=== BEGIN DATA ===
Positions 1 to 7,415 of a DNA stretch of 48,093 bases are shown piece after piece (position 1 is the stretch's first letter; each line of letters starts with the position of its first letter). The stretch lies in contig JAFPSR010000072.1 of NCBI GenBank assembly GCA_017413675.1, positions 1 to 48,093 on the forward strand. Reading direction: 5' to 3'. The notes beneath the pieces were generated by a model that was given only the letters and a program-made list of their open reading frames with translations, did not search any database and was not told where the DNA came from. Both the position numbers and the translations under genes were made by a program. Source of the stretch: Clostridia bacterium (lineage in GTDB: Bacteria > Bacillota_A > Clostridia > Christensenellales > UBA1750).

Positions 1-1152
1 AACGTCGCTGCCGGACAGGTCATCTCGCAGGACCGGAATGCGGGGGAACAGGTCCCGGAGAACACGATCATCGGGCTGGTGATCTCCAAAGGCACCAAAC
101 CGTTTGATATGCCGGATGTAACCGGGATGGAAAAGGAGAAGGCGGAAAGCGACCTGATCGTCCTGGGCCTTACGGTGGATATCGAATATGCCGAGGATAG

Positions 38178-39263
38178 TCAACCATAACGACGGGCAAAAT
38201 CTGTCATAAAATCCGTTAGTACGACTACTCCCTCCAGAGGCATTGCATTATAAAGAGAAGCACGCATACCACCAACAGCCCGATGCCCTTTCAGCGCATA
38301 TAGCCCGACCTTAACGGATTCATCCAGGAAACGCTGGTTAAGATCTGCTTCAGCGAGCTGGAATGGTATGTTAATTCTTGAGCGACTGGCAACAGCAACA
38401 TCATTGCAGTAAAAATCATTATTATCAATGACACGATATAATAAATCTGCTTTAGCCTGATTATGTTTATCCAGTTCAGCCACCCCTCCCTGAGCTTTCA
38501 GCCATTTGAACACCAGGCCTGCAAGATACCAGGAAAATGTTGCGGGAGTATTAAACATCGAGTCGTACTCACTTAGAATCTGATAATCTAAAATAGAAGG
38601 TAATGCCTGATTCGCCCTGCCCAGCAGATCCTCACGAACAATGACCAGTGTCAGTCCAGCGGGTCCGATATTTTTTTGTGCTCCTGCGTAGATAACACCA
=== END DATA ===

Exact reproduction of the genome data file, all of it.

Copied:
Positions 1 to 7,415 of a DNA stretch of 48,093 bases are shown piece after piece (position 1 is the stretch's first letter; each line of letters starts with the position of its first letter). The stretch lies in contig JAFPSR010000072.1 of NCBI GenBank assembly GCA_017413675.1, positions 1 to 48,093 on the forward strand. Reading direction: 5' to 3'. The notes beneath the pieces were generated by a model that was given only the letters and a program-made list of their open reading frames with translations, did not search any database and was not told where the DNA came from. Both the position numbers and the translations under genes were made by a program. Source of the stretch: Clostridia bacterium (lineage in GTDB: Bacteria > Bacillota_A > Clostridia > Christensenellales > UBA1750).

Positions 1-1152
1 AACGTCGCTGCCGGACAGGTCATCTCGCAGGACCGGAATGCGGGGGAACAGGTCCCGGAGAACACGATCATCGGGCTGGTGATCTCCAAAGGCACCAAAC
101 CGTTTGATATGCCGGATGTAACCGGGATGGAAAAGGAGAAGGCGGAAAGCGACCTGATCGTCCTGGGCCTTACGGTGGATATCGAATATGCCGAGGATAG

Positions 38178-39263
38178 TCAACCATAACGACGGGCAAAAT
38201 CTGTCATAAAATCCGTTAGTACGACTACTCCCTCCAGAGGCATTGCATTATAAAGAGAAGCACGCATACCACCAACAGCCCGATGCCCTTTCAGCGCATA
38301 TAGCCCGACCTTAACGGATTCATCCAGGAAACGCTGGTTAAGATCTGCTTCAGCGAGCTGGAATGGTATGTTAATTCTTGAGCGACTGGCAACAGCAACA
38401 TCATTGCAGTAAAAATCATTATTATCAATGACACGATATAATAAATCTGCTTTAGCCTGATTATGTTTATCCAGTTCAGCCACCCCTCCCTGAGCTTTCA
38501 GCCATTTGAACACCAGGCCTGCAAGATACCAGGAAAATGTTGCGGGAGTATTAAACATCGAGTCGTACTCACTTAGAATCTGATAATCTAAAATAGAAGG
38601 TAATGCCTGATTCGCCCTGCCCAGCAGATCCTCACGAACAATGACCAGTGTCAGTCCAGCGGGTCCGATATTTTTTTGTGCTCCTGCGTAGATAACACCA